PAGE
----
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What is the long term reputational effect of a cybersecurity breach? TalkTalk – 12 months later

Cybersecurity has featured heavily in the news during 2016, with large data breaches at Yahoo, LinkedIn, O2 and Sage all making the headlines.

The World Economic Forum’s Global Risks Report 2016 ranked cybersecurity as the greatest risk to doing business in North America and the second biggest risk for the UK. Globally, cyber attacks rank among the top five risks for 27 different economies.

Download a PDF of the full Cybersecurity report

The financial consequences of a cyber breach are increasing significantly with suggestions that Yahoo’s breach could cost its stakeholders $1bn, while TalkTalk was hit with a record £400k fine by the Information Commissioner’s Office (ICO), following a breach of over 150,000 customers in October 2015.

This could get even more severe, with new EU legislation due to come into effect in 2018, the Payment Card Industry Security Standards Council (PCI SSC) has warned that UK companies could be at risk of up to £122bn in penalties related to cyber breaches.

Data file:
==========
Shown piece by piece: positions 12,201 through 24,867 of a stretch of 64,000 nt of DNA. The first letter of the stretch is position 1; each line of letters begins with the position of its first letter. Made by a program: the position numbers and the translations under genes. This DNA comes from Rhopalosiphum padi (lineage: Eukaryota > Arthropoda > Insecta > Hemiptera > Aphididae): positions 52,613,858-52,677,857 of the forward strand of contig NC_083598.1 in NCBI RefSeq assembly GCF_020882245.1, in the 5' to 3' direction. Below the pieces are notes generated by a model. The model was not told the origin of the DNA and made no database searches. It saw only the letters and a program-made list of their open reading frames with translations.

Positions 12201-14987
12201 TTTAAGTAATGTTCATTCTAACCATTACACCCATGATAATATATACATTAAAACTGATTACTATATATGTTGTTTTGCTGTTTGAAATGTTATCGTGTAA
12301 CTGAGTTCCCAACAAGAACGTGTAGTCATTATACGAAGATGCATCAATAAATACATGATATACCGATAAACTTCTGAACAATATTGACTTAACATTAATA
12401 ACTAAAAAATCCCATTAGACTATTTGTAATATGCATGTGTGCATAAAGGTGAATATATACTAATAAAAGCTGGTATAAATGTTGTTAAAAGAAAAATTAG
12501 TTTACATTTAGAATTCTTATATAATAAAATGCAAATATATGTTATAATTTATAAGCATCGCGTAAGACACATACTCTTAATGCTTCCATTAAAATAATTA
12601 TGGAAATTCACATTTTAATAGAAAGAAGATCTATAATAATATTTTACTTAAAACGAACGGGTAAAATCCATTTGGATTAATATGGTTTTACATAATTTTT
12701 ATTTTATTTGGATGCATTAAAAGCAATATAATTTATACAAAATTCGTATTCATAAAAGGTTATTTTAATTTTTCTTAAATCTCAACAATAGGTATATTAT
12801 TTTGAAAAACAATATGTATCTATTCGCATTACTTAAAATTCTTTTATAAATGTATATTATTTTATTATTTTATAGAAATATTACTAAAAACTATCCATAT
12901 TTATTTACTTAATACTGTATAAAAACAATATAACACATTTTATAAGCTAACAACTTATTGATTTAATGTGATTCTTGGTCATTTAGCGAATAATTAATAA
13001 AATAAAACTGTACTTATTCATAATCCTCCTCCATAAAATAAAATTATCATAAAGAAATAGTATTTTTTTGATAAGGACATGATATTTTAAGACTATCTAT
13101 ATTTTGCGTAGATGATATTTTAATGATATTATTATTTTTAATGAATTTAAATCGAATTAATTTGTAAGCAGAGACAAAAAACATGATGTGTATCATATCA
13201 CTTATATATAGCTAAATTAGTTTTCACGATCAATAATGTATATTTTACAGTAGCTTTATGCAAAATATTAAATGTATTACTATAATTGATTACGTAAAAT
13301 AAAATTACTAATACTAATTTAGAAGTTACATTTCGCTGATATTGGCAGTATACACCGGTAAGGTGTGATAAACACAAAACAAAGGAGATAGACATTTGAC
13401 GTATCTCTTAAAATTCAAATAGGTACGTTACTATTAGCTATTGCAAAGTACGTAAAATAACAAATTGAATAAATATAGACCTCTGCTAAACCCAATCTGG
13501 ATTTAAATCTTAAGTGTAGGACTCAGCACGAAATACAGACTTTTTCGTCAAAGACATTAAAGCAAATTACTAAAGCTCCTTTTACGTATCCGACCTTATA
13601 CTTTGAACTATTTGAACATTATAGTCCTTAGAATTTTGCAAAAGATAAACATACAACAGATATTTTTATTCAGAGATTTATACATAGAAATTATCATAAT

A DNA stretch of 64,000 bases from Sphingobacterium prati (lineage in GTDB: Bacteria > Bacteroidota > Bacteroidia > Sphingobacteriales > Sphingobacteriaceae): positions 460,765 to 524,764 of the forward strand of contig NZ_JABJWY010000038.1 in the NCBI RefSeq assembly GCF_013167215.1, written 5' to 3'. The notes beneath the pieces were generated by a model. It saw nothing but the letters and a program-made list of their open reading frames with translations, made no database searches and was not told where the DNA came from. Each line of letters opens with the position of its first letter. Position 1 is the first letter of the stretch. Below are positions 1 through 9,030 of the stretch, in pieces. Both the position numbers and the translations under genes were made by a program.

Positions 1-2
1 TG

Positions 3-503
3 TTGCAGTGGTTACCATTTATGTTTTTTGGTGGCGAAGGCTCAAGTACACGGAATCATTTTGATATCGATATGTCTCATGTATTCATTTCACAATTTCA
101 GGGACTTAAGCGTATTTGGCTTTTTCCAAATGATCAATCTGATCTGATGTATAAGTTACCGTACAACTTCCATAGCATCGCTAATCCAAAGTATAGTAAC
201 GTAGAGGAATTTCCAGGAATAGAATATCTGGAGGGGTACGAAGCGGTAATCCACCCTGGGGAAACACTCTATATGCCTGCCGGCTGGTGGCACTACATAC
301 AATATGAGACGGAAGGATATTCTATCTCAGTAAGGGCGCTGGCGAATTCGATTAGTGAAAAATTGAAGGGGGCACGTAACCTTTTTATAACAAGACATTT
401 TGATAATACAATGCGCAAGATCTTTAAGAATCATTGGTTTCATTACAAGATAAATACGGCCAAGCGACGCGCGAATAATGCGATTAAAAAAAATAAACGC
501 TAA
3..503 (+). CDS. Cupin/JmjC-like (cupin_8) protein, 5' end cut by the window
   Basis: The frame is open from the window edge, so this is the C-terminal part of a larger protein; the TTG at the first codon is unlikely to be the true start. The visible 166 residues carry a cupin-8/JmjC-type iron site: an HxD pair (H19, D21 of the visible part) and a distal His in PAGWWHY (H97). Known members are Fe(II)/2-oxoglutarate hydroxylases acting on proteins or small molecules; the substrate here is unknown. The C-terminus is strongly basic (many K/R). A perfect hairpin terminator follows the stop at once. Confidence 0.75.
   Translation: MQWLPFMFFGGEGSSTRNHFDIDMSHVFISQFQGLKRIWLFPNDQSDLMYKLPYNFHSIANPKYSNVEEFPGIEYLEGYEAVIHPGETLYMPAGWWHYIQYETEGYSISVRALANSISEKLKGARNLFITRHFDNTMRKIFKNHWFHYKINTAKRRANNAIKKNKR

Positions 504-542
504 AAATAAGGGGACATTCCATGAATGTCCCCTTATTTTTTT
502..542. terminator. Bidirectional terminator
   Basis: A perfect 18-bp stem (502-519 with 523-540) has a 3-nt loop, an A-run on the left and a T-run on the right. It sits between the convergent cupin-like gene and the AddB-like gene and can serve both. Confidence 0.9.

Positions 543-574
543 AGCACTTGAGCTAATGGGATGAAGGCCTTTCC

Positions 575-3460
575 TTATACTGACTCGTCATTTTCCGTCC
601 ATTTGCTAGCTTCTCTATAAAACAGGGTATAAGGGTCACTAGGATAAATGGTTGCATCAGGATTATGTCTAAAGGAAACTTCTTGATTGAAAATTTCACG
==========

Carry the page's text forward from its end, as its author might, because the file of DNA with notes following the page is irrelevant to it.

When TalkTalk originally suffered the breach in October 2015, alva analysed the effect this had on its reputation, potentially impacting customer retention and new customer purchasing intent.

A year on from the breach and in light of the record fine, we wanted to revisit this incident to understand more about the longer term affects of a data breach, including:

  • Has TalkTalk’s reputation recovered?
  • How closely is TalkTalk still associated with cybersecurity?
  • How has the wider issue of cybersecurity evolved since this incident?

Has TalkTalk’s reputation recovered?

One of the most interesting factors about the TalkTalk breach was that it was not an isolated incident. The October 2015 breach was actually its third in a 12-month period and our analysis showed that each subsequent breach magnified the reputational damage to the company and prolonged the exposure.